Unfortunately, this pattern of facts gives no indication of how to treat potential security guards who have committed violent crimes. The EEOC’s useless Enforcement Guidance only offers far-fetched examples at best. Additionally, the guidance neglects to tell an employer, who may receive hundreds of applications for a single position, how to make a detailed “individuated assessment” of each applicant and still remain economically viable. Nor does it say whether an employer remains in violation of Title VII by turning down ten minority applicants with criminal records after hiring the eleventh.

What makes this entire approach even more bizarre is that many agencies of the federal government make the same use of criminal conviction records that the EEOC demands that all states and private employers reject. At no point, however, does the EEOC claim that these federal agencies discriminate in any way. Nor does the EEOC address why it thinks these federal agencies are misguided in making their own considered judgments regarding the hiring of employees.

Who Benefits?

At the end of the day, what good does the EEOC hope to gain from this massive undertaking?

One of the great benefits of a competitive labor market is its self-corrective nature. The correct social question therefore is not whether this or that firm decides to hire a worthy applicant with a criminal record. It is whether any firm makes a positive hiring decision for a worthy candidate; if not, in competitive labor markets, any errors made by one potential employer can be corrected by favorable decisions by another.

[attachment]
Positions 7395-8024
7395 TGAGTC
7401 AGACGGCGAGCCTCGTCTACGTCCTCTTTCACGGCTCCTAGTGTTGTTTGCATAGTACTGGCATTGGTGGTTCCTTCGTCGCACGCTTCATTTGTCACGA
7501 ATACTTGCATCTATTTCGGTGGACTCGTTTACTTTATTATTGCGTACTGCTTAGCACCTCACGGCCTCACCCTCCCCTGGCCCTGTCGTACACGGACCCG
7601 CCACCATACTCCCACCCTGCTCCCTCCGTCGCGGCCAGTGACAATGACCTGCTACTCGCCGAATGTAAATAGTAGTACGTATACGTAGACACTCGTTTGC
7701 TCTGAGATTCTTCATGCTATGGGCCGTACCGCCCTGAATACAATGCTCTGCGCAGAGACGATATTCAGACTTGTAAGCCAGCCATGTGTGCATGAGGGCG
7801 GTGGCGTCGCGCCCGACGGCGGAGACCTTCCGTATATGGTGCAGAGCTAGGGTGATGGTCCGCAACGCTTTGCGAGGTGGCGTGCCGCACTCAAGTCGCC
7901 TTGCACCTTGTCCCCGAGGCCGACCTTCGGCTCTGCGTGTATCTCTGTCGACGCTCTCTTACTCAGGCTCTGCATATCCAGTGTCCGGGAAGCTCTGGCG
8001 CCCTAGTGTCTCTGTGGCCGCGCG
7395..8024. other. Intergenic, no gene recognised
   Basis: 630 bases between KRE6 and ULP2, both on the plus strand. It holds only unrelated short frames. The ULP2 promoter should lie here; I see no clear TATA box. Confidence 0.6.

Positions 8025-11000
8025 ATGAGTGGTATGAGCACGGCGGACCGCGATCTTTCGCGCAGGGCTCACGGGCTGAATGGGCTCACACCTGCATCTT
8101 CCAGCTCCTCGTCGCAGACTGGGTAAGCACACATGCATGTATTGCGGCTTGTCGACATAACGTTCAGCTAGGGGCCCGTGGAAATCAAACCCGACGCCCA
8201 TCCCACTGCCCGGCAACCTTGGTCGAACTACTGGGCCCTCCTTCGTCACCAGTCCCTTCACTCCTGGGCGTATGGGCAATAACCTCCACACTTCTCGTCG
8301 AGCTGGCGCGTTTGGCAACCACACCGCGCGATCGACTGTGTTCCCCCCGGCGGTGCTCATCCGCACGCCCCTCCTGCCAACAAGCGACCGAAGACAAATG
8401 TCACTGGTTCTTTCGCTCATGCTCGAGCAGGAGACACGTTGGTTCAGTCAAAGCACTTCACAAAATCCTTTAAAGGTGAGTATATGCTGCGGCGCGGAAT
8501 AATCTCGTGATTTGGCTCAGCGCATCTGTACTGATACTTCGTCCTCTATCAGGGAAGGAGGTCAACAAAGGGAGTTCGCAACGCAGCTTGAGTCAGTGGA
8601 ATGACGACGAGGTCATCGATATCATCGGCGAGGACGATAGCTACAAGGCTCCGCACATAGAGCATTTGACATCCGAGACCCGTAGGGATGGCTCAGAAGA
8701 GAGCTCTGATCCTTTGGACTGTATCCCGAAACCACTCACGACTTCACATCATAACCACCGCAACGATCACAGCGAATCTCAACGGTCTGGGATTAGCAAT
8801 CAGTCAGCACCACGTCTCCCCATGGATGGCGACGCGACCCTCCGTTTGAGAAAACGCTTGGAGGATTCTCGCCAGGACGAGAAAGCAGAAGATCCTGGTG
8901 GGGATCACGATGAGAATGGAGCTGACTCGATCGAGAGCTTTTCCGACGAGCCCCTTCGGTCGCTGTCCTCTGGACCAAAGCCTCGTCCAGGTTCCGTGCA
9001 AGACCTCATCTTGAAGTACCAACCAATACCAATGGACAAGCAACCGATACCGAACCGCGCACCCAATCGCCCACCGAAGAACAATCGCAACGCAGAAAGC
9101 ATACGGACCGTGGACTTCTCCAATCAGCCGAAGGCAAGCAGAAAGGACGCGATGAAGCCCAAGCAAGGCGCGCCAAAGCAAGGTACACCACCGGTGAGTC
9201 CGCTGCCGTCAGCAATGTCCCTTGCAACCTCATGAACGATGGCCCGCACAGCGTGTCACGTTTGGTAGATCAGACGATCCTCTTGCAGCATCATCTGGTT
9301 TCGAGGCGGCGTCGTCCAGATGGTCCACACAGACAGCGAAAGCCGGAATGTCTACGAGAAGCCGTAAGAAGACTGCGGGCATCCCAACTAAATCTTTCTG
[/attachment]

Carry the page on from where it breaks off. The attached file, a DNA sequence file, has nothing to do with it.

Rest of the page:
Ironically, however, that redundancy is undercut by the EEOC’s uniform Enforcement Guidance. Some studies already suggest that firms are “much less likely to hire minority applicants when background checks are banned.” That result should not come as any surprise. The white male workers who are not protected by Title VII can offer employees this precious guarantee: the ability to hire and fire at will. Minority workers cannot waive their ill-conceived protections under Title VII, and thus are prevented from competing along this critical dimension. The EEOC Guidance may help some minority workers in a few cases, but it will hurt even more.

And by raising transaction costs, the EEOC will continue on its mindless job-killing path. Once again, the EEOC seems utterly oblivious to the harm that it causes to the groups that it most wants to help—and indeed to everyone else.



How to end overcriminalization

In June 2011, 11-year-old Skylar Capo saved a baby woodpecker from her family's cat. "I've just always loved animals," the aspiring veterinarian told her local news station. "I couldn't stand to watch it be eaten."

After rescuing the bird, Capo kept it by her side in a small cage for a few days to make sure it wasn't injured. She even took it along on a family trip to the local Lowe's hardware store. With the hot sun beating down overhead, Capo decided to carry the cage inside the store so the tiny woodpecker wouldn't get overheated in her car.

Little did she know, these acts of compassion violated a federal statute against the "possession" or "transport" of a migratory bird -- or that a Virginia game warden would be on her family's doorstep days later demanding payment of a $535 fine.